Mobile Enablement

It should be no surprise that we often spend as much time on our phones as we do on computers. Not only are mobile devices convenient and travel with us virtually anywhere, they have the processing capacity that most computers had just ten years ago. When an opportunity comes up to search for a product or service while on the go, no one has to wait until they get back to their computer. They can conduct the search right there and then. With this in mind, having a dynamic site that is mobile enabled further enhances your company’s brand and engages with more prospective customers. If your site is simply an online brochure and was built ten years ago, chances are it will not show properly on any mobile device.

Cost-effective SEO

Once your dynamic, engaging, mobile enabled website has been built and deployed, the first part is done. The next part is ensuring everyone who should find your site can find it. That’s where effective Search Engine Optimization (SEO) comes in. Incorporating effective SEO into your content and on every webpage within your site should be the baseline, but it starts with developing an effective SEO strategy. Simply incorporating a few keywords into your site is no longer enough. Those keywords and phrases should be researched to ensure they are specific for your company’s brand, position and key objectives. In addition, effective SEO will incorporate internal and external links, as well as backlinks in conjunction with partners or customers. I should mention that an effective organic SEO strategy does take time, but it is well worth the investment. As an interim measure, I also recommend paid advertising and PPC strategies to ensure company websites are found right out the of the gate while the organic SEO kicks in.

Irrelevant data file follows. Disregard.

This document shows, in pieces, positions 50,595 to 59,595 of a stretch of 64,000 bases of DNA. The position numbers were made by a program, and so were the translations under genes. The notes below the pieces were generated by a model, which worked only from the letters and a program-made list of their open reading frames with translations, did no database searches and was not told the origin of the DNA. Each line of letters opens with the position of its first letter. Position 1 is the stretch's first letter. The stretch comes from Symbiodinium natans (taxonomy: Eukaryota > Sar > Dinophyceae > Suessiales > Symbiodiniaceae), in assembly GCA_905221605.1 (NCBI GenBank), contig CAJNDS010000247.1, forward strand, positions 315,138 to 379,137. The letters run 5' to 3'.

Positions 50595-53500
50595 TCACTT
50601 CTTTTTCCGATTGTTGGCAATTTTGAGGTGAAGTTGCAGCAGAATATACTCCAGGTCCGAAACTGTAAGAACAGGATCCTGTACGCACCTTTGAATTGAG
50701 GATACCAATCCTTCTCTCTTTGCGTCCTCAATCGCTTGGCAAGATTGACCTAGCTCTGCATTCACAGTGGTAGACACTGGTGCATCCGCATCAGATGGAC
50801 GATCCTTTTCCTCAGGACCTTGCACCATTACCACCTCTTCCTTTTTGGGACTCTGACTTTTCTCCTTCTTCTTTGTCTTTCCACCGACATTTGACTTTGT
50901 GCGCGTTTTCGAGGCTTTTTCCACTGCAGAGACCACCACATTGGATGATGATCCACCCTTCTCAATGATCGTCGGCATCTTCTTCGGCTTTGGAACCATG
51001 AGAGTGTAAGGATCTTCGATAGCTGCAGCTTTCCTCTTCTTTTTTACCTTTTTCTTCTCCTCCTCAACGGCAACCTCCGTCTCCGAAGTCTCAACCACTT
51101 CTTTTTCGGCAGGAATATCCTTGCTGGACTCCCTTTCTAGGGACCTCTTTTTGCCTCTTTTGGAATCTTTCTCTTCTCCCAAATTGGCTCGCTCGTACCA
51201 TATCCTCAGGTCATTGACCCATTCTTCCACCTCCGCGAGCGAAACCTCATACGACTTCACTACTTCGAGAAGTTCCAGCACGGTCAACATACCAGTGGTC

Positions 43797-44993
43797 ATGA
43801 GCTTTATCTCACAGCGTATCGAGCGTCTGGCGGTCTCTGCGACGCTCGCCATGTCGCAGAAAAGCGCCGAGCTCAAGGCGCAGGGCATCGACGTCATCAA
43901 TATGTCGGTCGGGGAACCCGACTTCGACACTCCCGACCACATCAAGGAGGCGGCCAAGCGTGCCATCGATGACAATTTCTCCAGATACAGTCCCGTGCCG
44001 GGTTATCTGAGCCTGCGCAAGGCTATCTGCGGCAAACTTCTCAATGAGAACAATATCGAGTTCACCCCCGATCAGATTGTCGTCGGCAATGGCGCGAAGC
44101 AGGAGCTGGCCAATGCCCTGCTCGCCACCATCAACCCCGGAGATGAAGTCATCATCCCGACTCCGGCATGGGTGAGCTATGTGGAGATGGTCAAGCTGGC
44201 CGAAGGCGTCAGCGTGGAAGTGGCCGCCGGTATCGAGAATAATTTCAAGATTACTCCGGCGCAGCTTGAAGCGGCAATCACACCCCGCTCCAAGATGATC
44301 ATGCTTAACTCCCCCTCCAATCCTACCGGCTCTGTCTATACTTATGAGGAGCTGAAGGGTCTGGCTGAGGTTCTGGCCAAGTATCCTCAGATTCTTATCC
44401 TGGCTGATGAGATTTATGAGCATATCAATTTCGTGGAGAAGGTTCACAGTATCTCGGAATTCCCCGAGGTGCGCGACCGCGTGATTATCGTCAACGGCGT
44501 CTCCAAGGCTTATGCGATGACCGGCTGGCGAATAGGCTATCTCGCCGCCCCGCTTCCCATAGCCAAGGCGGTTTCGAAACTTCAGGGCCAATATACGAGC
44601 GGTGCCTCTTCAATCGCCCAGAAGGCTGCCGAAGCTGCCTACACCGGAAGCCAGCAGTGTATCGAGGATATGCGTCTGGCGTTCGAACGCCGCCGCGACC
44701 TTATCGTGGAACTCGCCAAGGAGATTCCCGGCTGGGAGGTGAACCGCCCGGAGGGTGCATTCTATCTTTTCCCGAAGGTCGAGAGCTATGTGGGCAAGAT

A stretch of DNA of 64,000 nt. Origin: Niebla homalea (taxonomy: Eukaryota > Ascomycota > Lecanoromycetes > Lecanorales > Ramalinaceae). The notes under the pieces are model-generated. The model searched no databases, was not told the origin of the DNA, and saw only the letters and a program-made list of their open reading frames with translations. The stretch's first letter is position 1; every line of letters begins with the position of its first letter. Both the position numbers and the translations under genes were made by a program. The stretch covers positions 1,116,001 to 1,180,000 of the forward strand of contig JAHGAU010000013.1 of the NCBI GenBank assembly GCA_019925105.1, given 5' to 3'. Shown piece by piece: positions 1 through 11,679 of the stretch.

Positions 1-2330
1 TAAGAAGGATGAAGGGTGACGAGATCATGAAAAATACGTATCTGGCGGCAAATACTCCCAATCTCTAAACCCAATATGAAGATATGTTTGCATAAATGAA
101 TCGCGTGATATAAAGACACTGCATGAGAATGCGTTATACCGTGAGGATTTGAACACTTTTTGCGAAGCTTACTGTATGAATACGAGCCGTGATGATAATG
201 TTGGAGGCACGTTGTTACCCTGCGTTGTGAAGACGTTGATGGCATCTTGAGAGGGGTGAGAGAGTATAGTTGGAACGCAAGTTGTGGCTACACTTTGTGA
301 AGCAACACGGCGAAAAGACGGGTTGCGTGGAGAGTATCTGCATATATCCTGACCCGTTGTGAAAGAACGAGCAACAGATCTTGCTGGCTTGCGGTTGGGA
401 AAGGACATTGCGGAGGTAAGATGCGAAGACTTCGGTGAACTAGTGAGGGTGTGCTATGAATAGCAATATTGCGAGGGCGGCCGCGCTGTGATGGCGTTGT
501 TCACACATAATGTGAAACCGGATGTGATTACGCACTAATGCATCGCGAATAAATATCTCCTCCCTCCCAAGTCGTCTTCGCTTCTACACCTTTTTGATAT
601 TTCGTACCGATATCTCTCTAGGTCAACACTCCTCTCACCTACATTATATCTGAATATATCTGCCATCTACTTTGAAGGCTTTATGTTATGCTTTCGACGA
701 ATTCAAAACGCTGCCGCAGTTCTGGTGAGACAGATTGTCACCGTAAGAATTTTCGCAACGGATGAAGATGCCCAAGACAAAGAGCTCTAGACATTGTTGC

It’s all about revenue

If your website is not built to help build revenue for your company, it’s simply an online brochure. Online brochures may have been fine in 1997 (remember the old Apple website), but today, a company website must attract, engage, inform and drive prospects to make a buying decision. Every click a visitor to your website makes should be a click that moves them closer to the actual purchase. Utilizing an effective marketing automation tool, coupled with robust email marketing campaigns, will help provide insight into your prospects behavior and signal when they are ready to buy. 

Having a website today should be the bare minimum for any company that hopes to be found by prospects. Building one that incorporates features that will attract the right prospects and engagement them in a way that leads to more sales and revenue should always be the goal.

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About Noah Vertefeuille

Noah is the owner of Outside the Box Design. A graduate of the University of Connecticut's Digital Media and Design program, Noah learned the foundational elements of digital marketing and media. He built on that foundation with jobs at Cigna, Nerac, and Control Station. Have a question for Noah? Feel free to reach out at!